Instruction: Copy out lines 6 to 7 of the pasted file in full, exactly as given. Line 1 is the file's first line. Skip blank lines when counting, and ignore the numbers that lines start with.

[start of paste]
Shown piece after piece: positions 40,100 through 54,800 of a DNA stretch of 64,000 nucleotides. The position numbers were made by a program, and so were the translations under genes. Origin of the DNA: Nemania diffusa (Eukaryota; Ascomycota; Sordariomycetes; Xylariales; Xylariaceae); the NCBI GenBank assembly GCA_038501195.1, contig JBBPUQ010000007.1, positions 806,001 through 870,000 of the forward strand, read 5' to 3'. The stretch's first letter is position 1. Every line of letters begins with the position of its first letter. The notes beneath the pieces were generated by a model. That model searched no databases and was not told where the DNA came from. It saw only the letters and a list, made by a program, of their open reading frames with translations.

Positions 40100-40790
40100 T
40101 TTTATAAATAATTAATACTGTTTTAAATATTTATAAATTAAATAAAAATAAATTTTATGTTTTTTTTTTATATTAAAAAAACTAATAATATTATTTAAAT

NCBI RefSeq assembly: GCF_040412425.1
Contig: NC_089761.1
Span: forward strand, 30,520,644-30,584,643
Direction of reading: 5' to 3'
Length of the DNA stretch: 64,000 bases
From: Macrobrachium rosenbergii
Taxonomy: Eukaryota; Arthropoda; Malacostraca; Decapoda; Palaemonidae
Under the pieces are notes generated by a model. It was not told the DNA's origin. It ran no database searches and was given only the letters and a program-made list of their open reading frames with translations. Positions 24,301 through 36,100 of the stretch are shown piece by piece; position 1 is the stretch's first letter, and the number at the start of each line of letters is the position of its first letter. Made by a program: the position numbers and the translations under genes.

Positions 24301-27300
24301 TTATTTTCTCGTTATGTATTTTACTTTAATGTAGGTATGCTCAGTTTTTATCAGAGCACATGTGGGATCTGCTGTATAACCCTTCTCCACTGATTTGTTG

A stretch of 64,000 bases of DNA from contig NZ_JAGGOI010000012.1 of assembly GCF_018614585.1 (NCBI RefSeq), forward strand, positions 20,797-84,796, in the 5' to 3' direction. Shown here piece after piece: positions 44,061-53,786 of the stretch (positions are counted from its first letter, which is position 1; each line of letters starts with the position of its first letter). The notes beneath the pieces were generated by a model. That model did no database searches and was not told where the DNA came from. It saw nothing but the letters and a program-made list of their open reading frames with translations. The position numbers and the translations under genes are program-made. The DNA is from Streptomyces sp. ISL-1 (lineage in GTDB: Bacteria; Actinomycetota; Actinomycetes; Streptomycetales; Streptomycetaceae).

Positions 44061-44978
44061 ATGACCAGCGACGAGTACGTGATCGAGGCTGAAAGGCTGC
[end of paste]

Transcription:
Contig: NC_089761.1
Span: forward strand, 30,520,644-30,584,643